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Pedder, J. (1985). Loss and Internalisation. Brit. J. Psychother., 1(3):164-170.

(1985). British Journal of Psychotherapy, 1(3):164-170

Article

Loss and Internalisation

Jonathan Pedder

Introduction

A previous paper (Pedder, 1982) reviewed psychoanalytic concepts of depression, starting with Freud's classic paper Mourning and Melancholia, then Kleinian views of the depressive position and Winnicott's re-naming of this concept as the stage of concern. Also considered from a psychoanalytic viewpoint was the work of Brown and Harris (1978) on the social origins of depression and particular attention was given both to their finding that loss of mother before the age of eleven predisposes women to depression and to the links between this phenomenon and the development of self esteem.

This paper is an attempt to look again at the essence of the ideas I was trying to bring together there and to focus on those that need further exploration.

Background

Although the concept of the depressive position has been a seminal one in psychoanalytic circles, it does not seem to have passed into the general body of psychiatric thinking in quite the same way as have, for example, the original psychoanalytic concepts of defence mechanisms.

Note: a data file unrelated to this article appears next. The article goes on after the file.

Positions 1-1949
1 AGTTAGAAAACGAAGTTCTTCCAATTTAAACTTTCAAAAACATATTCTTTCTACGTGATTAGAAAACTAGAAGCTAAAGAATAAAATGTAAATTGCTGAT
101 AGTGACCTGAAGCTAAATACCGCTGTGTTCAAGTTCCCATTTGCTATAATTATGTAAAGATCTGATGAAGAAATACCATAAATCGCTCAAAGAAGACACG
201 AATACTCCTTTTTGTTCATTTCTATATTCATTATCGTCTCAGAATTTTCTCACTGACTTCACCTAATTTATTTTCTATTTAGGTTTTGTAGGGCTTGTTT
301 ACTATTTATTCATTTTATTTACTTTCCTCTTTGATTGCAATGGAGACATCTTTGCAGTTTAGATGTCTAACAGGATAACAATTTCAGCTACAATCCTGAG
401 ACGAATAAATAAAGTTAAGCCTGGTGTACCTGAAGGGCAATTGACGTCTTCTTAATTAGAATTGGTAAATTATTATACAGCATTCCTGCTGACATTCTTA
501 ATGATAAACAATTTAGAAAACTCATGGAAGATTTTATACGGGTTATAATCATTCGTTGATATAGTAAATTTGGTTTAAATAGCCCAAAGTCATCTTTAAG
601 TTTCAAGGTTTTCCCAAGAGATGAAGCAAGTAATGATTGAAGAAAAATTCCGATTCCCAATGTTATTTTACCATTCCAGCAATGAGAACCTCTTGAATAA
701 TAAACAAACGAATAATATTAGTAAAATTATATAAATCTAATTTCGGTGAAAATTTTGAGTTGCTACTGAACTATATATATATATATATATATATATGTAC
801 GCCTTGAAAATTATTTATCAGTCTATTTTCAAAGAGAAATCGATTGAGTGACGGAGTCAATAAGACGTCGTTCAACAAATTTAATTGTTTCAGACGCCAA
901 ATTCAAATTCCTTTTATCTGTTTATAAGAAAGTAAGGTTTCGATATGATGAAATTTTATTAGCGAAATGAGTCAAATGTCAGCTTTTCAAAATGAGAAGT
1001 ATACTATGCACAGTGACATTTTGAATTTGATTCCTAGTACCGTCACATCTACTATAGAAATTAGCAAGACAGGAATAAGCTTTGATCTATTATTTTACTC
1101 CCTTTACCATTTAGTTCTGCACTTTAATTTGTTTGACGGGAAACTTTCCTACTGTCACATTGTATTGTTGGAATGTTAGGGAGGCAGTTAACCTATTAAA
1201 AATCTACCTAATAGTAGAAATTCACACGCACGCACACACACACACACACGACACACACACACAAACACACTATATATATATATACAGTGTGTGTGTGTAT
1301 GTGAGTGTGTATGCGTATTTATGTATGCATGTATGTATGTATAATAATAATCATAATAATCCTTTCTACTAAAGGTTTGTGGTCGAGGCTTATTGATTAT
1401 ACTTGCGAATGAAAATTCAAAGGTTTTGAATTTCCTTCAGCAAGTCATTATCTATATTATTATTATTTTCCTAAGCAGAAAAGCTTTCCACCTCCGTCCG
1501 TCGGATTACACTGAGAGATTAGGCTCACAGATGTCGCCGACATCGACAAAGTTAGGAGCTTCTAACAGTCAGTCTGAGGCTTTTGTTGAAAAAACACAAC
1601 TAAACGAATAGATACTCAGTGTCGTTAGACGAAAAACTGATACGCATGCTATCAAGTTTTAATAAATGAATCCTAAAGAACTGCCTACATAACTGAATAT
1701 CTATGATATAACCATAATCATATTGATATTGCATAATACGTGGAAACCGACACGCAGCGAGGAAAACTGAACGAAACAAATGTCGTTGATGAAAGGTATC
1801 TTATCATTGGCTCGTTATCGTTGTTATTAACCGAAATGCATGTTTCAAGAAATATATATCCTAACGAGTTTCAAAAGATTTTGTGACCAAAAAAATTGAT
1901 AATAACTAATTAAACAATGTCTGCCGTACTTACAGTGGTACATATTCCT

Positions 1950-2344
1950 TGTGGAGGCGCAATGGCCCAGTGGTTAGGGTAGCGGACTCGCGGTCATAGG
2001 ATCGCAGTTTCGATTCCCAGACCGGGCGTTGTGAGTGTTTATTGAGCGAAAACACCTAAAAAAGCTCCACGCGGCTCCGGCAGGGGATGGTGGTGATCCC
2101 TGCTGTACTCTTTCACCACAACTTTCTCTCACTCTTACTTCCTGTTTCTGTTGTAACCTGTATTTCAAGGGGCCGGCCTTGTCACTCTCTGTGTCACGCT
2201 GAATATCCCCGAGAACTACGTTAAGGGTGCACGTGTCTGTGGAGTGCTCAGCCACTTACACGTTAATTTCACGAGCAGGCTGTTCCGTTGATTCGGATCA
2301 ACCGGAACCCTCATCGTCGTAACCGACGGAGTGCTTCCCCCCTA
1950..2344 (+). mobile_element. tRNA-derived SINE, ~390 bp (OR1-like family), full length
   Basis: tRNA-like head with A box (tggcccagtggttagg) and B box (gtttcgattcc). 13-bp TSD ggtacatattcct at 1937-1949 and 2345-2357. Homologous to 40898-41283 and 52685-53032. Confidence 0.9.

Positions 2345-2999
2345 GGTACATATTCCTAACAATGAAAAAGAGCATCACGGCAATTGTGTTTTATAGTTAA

In Segal's words (1964) ‘The depressive position has been defined by Melanie Klein as that phase of development in which the infant recognises a whole object and relates himself to this object’ (p.55). This central idea turns up again and again in different language: that a crucial stage occurs in infant development when other people are recognised as separate individuals. Recognising mother as a whole person, the source of good and bad experiences, heralds the depressive position and the realisation by the infant that his own destructive impulses may harm the object that he both loves and totally depends on.

[This is a summary excerpt from the full text of the journal article. The full text of the document is available to journal subscribers on the publisher's website here.]

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